When the monks go for alms round, from the monk’s point of view, they are to make available the opportunity for the lay people to make offering to the ordained ones who are the “field of merit”, worthy of offering. Also by taking care of the material needs of the ordained ones is a way to reinsure the stability of Buddhism and its institute on the one hand and also to uplift the lay peoples’ own practice on the other.

18. Loving Kindness

How is universal loving-kindness taught in Buddhism?

Loving-kindness (Metta) means extending goodwill or benevolence which is opposite to ill-will. Buddhism teaches that loving-kindness should be diffused to all sentient beings, be they human or non-human. If the world follows the teaching of diffusion of universal loving-kindness, conflicts may be solved not by confrontation but through peaceful means.

19. Buddhist Teachings

What is the Buddha's teachings about caste and colour?

There is no division of caste and color in Buddhism. In some countries, the caste system is a very important social structure. However, Buddhism is free from caste, racial and gender prejudices. Everyone has equal spiritual potential to attain enlightenment.

The Buddha explained that a man’s virtues or vices depend on his deeds, not his birth or wealth. One who comes to be ordained in Buddhism has equal rights such as the right to vote in meetings. The only difference is the order of seniority which goes according to the precedence in ordination.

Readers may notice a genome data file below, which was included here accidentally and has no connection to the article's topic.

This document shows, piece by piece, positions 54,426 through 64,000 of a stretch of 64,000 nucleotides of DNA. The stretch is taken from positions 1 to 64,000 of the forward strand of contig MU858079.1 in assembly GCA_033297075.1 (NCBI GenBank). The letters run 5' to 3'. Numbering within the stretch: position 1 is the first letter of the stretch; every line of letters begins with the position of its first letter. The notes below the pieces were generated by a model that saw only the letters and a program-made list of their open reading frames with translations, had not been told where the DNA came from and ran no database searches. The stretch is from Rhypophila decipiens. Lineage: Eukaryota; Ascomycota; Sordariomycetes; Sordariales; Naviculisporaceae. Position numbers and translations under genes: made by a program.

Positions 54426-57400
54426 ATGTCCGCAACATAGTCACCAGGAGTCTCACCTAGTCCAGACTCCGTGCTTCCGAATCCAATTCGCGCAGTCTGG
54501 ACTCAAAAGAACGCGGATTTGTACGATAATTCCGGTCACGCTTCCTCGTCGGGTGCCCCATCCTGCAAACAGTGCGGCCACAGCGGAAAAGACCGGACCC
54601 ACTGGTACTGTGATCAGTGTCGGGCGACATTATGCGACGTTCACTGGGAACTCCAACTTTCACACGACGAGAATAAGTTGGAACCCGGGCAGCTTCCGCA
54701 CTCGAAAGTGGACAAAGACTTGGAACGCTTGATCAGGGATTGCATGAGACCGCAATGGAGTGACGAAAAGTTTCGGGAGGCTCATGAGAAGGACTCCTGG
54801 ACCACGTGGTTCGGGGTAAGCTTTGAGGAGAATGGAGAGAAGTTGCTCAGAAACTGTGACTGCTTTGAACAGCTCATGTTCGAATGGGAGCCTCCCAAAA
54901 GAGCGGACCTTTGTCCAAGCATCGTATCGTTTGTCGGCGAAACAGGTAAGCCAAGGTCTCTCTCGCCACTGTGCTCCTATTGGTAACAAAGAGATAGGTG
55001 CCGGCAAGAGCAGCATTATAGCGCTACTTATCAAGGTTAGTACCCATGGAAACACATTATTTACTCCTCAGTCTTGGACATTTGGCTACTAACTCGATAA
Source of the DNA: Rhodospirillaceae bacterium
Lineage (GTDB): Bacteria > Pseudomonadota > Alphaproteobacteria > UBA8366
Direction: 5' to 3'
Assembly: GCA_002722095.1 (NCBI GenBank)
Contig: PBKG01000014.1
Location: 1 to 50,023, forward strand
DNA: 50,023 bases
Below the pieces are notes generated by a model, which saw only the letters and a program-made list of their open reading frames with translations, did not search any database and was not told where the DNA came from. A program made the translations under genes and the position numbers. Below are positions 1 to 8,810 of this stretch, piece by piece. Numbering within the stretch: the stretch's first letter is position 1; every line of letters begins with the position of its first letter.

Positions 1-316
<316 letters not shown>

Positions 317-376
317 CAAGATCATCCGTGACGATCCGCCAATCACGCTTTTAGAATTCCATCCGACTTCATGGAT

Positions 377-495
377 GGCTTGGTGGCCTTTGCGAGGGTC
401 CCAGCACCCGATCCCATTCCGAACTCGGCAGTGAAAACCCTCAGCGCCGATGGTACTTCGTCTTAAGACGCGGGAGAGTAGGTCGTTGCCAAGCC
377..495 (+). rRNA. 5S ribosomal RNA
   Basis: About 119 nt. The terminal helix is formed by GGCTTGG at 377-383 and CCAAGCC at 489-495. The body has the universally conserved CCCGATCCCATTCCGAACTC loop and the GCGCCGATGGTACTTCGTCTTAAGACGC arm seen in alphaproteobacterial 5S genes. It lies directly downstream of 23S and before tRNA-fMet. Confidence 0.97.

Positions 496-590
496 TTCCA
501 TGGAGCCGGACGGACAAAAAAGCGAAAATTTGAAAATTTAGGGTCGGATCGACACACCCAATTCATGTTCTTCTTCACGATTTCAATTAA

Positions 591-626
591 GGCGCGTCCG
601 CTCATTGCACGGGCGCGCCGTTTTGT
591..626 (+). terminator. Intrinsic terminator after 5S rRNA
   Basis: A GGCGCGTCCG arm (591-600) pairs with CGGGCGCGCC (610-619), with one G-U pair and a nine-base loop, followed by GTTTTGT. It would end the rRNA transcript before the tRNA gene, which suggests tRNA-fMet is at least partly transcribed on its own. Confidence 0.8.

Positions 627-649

Buddhism lays stress on human equality by pointing to the importance of knowledge and good conduct. Lord Buddha taught that one who is endowed with knowledge and good conduct is excellent among divine and human beings.

20. Merit making

What is the real meaning of "merit making"?

Literally speaking, the word ‘merit’ is translated from Pali Punna a which means "purification": To make merit is to cleanse greed, hatred and delusion from one’s mind. The Buddha taught His followers to make merit by means of charity (Dana), morality (Sila) and spiritual development (Bhavana). When we know the real meaning of "merit making" in Buddhism as described above we can decide for ourselves that there are many ways and means to make merit. At any moment in one’s daily life, even while sitting comfortably on a chair, trying to cleanse greed, hatred, delusion or other mental defilements from one’s mind is also reckoned as making merit.